It was an extremely rough beginning to the B1G season for Maryland, as the Terps were handled 43-3 at Northwestern. The lopsided loss snapped a 10-game winning streak for Maryland in season-openers.

Maryland took a 3-0 lead and then watched Northwestern score 43 unanswered points.

Needless to say, the grades need a lot of improvement. Here’s the Week 1 report card:

Offense: F

The Taulia Tagovailoa era got off to a resounding thud. The Alabama quarterback transfer and brother of Miami Dolphins quarterback Tua Tagovailoa struggled with 95 passing yards and 3 interceptions.

Tagovailoa completed 6 of his first 7 passes to march Maryland down the field on its opening drive for a field goal, but after that it was an absolute struggle.

Tagovailoa averaged a meager 3.8 yards per attempt.

“I just never felt like after the first drive that we had any rhythm on offense,” Maryland coach Mike Locksley told The Washington Post. “And to me, it’s all about rhythm, and we’re one of those teams that when we can play with tempo and we can get up and go, we tend to be able to string plays together.”

Throughout the game, Tagovailoa overthrew passes and was off target on numerous occasions. While the line often didn’t give him much time to throw, Tagovailoa squarely put the responsibility on himself for Maryland’s horrific offensive showing.

“I feel like today I made a lot of mistakes that cost us the game,” Tagovailoa said in a quote transcribed by SB Nation. “But it’s a good thing that it’s early in the season. Obviously not the way we want to start, but you’ve got to give credit to Northwestern.”

Quarterback Lance LeGendre took Maryland within 6 yards of the end zone on the final drive of the game, prompting fans to contemplate a switch next week.

However, Locksley is firm in his belief in Tagovailoa.

“He’s our quarterback,” Locksley told The Washington Post. “He earned the right to be our starting quarterback. Did the things that we thought would give us the best chance to win. None of us, coaches included, played a good game or had a great game — offensively, defensively, special teams. With the quarterback, of course he takes the brunt of the criticism, especially when you turn it over.”

Maryland amassed just 207 total yards. No Maryland receiver had over 42 yards or 5 receptions.

Jake Funk and Peny Boone combined for 65 rushing yards and averaged 5.9 yards per carry. Isaiah Jacobs had just 15 yards on six carries and lost a fumble.

“For us to be a good team, we’ve got to play with great discipline,” Locksley said in a quote transcribed by SB Nation. “And playing with great discipline means protecting the football, and we didn’t do that today.”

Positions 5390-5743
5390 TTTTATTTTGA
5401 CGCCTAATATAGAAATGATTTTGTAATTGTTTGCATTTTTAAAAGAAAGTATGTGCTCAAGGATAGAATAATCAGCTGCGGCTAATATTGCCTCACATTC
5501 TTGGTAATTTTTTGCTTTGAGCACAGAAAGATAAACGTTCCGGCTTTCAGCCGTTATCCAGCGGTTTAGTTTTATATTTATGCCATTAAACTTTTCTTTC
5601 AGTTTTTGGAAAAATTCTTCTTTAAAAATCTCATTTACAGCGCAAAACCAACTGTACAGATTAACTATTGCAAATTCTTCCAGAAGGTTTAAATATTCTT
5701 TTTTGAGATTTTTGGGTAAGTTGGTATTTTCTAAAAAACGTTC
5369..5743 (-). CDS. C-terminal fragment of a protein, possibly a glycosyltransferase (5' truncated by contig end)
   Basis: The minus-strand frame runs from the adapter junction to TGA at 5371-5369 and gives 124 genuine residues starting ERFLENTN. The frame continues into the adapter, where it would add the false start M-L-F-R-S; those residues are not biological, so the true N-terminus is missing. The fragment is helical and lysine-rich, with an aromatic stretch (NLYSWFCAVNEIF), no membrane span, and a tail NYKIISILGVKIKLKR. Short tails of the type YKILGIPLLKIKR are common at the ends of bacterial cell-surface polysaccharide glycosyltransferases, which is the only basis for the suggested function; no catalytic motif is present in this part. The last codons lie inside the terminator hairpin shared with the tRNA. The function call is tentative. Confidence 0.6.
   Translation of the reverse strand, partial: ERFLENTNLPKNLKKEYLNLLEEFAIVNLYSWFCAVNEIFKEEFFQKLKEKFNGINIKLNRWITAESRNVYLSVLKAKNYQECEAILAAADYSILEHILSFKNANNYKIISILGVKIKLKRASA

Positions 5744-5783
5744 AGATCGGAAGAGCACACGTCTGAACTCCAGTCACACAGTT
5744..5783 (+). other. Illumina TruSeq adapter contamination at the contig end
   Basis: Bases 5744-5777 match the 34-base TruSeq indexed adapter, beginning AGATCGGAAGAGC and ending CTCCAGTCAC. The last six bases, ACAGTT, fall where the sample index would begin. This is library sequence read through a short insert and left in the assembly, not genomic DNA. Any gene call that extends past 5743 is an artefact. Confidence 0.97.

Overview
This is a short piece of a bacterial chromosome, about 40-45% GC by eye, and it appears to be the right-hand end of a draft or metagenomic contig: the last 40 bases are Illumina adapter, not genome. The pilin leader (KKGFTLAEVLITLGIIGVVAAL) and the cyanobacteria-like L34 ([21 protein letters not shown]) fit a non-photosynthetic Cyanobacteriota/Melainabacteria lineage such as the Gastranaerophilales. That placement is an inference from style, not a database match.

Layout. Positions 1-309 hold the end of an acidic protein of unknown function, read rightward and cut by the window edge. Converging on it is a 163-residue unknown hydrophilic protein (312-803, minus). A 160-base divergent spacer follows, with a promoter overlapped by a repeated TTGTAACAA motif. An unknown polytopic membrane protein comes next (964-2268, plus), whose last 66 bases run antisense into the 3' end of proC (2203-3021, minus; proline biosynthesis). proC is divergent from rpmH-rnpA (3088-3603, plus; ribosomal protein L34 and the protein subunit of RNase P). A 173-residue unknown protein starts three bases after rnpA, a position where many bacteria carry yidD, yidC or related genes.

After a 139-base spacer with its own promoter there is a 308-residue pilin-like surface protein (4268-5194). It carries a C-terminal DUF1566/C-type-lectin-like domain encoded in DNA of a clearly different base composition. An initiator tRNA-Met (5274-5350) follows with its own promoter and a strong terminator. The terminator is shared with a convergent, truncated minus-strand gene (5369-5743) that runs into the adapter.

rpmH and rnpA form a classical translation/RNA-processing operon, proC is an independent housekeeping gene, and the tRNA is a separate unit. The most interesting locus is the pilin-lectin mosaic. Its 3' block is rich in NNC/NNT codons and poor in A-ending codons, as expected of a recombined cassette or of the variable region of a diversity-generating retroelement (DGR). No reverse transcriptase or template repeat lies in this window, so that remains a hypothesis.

Defense: F

Northwestern absolutely shredded the Maryland defense. Northwestern reeled off 43 straight points and 537 total yards. Northwestern’s 30 1st-half points were its 3rd-most since 2015, according to SB Nation.

Northwestern was coming off a season in which it finished 126th nationally in points per game, but Maryland’s 3-4 scheme had no answer.

Maryland allowed 4 rushing touchdowns and 325 yards on the ground. Drake Anderson amassed 103 yards on 10 carries with a touchdown.

Peyton Ramsey completed 23-of-30 passes for 212 yards, a touchdown, and no interceptions. Maryland’s pass rush was non-existent, as it couldn’t even muster a single sack. The defensive line simply got pushed around all night.

Northwestern converted 8-of-16 3rd-down attempts and all 3 of its 4th-down attempts.

Linebacker Chance Campbell, who finished with a game-high 14 tackles, cites Northwestern’s command of the pace as a factor for Maryland’s woes.

“We knew they had the ability to go fast. I think probably something that was a little unanticipated was their ability to change, you know the personnel and tempo,” Campbell said in a quote transcribed by SB Nation. “I think we adjusted well, it just took a little bit longer than we would have hoped.”

Special teams: C

It’s not like they were that impressive, but special teams were Maryland’s best unit by default.

Kicker Joseph Petrino converted his only field goal attempt, a 33-yarder on Maryland’s opening drive. Maryland punter Colton Spangler totaled 151 yards on four kicks, with a long of 39. Anthony Pecorella also had a 47-yard punt.

Jacobs amassed 116 yards on six kickoff returns, with a long of 30.

On a disastrous night, special teams were a minor bright spot to carry over into Week 2 by merely displaying competency.